It is clear that this defines an action of the generalized symmetric group on , which reduces to Hivert’s quasi-symmetrizing action (cf. , Proposition 3.4) in the case .
Let us now study its invariant and coinvariant polynomials. We need to recall some definitions.
A composition of a positive integer is an ordered list of positive integers () whose sum is . For a vector , let represent the composition obtained by erasing zeros (if any) in . A polynomial is said to be quasi-symmetric if and only if, for any and in , we have whenever . The space of quasi-symmetric polynomials in variables is denoted by .
The polynomials invariant under the action (2.2) of are said to be quasi-invariant and the space of quasi-invariant polynomials is denoted by , i.e. Let us recall (cf. , Proposition 3.15) that . The following proposition gives a characterization of .
Proposition 2.2.One has where .
Proof.Let be an element of . Let us denote by the -th root of unity and by the element of whose matrix is with the in place . Then we observe that the identities imply that every exponents appearing in are multiples of . Thus there exists a polynomial such that . To conclude, we note that implies that is quasi-symmetric, whence is also quasi-symmetric.
The reverse implication is obvious. ∎
Let us now define super-coinvariant polynomials: with the scalar product defined in (1.2). This is the natural analogous to in the case of quasi-symmetrizing actions and reduces to the space of super-harmonic polynomials (cf. ) when .
Remark 2.3.It is clear that any polynomial invariant under (2.2) is also invariant under (1.1), i.e. . By taking the orthogonal, this implies that . These observations somewhat justify the terminology.
Our main result is the following theorem which is a generalization of equality (1.4).
Theorem 2.4.The dimension of the space is given by (2.3)
Remark 2.5.In the case of the hyperoctahedral group , C.-O. Chow  defined a class of quasi-symmetric functions of type in the alphabet . His approach is quite different from ours. In particular, one has the equality: In the study of the coinvariant polynomials, it is not difficult to prove that the quotient is isomorphic to the quotient studied in . To see this, we observe that if is the Gröbner basis of constructed in  (see also the next section), then the set is a Gröbner basis (any syzygy is reducible thanks to Buchberger’s first criterion, cf. ).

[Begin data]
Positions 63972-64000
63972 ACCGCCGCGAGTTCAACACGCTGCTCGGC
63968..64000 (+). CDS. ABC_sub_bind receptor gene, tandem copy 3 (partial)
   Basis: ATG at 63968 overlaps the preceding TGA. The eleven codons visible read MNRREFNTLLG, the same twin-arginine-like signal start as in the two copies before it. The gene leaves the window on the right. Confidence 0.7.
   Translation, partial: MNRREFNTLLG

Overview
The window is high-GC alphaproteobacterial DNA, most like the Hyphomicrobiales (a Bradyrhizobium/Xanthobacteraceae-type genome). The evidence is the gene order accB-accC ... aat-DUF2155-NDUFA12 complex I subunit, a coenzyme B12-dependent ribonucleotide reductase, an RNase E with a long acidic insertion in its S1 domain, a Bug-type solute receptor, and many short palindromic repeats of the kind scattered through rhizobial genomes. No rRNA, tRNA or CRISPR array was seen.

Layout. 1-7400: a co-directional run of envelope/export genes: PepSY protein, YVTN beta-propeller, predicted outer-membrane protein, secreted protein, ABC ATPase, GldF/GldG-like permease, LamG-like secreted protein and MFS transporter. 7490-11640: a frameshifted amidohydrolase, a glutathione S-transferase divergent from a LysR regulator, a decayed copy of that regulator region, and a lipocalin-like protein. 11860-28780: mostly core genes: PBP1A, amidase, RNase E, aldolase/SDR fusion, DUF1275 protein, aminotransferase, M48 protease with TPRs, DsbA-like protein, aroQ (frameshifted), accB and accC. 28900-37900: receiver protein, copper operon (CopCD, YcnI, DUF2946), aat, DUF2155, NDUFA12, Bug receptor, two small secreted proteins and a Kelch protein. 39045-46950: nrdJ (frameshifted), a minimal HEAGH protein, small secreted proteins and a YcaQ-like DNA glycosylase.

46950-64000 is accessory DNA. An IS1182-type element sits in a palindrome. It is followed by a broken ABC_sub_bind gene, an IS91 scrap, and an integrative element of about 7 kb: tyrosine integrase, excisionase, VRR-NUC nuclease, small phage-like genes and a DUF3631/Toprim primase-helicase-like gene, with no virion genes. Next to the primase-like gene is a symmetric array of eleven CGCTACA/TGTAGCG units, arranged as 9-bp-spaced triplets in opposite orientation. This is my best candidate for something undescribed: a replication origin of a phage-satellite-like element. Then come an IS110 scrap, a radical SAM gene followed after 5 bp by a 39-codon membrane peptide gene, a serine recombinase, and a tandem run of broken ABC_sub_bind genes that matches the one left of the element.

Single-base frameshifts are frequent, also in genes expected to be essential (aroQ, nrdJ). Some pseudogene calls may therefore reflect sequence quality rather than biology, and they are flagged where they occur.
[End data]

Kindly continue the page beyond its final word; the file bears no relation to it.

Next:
The next section is devoted to give a proof of Theorem 2.4 by constructing an explicit basis for the quotient .
3. Proof of the main theorem
Our task is here to construct an explicit monomial basis for the quotient space . Let us first recall (cf. ) the following bijection which associates to any vector a path in the plane with steps going north or east as follows. If , the path is For example the path associated to is
We distinguish two kinds of paths, thus two kinds of vectors, with respect to their “behavior” regarding the diagonal . If the path remains above the diagonal, we call it a Dyck path, and say that the corresponding vector is Dyck. If not, we say that the path (or equivalently the associated vector) is transdiagonal. For example is Dyck and is transdiagonal.
We then have the following result which generalizes Theorem 4.1 of  and which clearly implies the Theorem 2.4.
Theorem 3.1.The set of monomials is a basis for the quotient .
To prove this result, the goal is here to construct a Gröbner basis for the ideal . We shall use results of [2, 3].
Recall that the lexicographic order on monomials is (3.1) if and only if the first non-zero part of the vector is positive.
For any subset of and for any positive integer , let us introduce . If we denote by the unique reduced monic Gröbner basis (cf. ) of an ideal , then the simple but crucial fact in our context is the following.
Proposition 3.2.With the previous notations, (3.2)
Proof.This is a direct consequence of Buchberger’s criterion. Indeed, if for every pair in , the syzygy reduces to zero, then the syzygy also reduces to zero in by exactly the same computation. ∎
Let us recall that in  is constructed a family of polynomials indexed by transdiagonal vectors . This family is constructed by using recursive relations of the fundamental quasi-symmetric functions and one of its property (cf. ) says that the leading monomial of is: . Since is a Gröbner basis of , the following result is a consequence of Propositions 2.2 and 3.2.
Proposition 3.3.The set is a Gröbner basis of the ideal .
To conclude the proof of Theorem 3.1, it is sufficient to observe that the monomials not divisible by a leading monomial of an element of , i.e. by a for transdiagonal, are precisely the monomials appearing in the set .
As a corollary of Theorem 3.1, one gets an explicit formula for the Hilbert series of . For , let denote the projection (3.3) where is the vector space of homogeneous polynomials of degree together with zero.
Let us denote by the Hilbert series of , i.e. (3.4)
Let us recall that in  is given an explicit formula for : (3.5) using the number of Dyck paths with a given number of factors (cf. ).
The Theorem 3.1 then implies the
Corollary 3.4.With the notations of (3.5), the Hilbert series of is given by from which one deduces the close formula
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Appendix 1 by Sergey Fomin.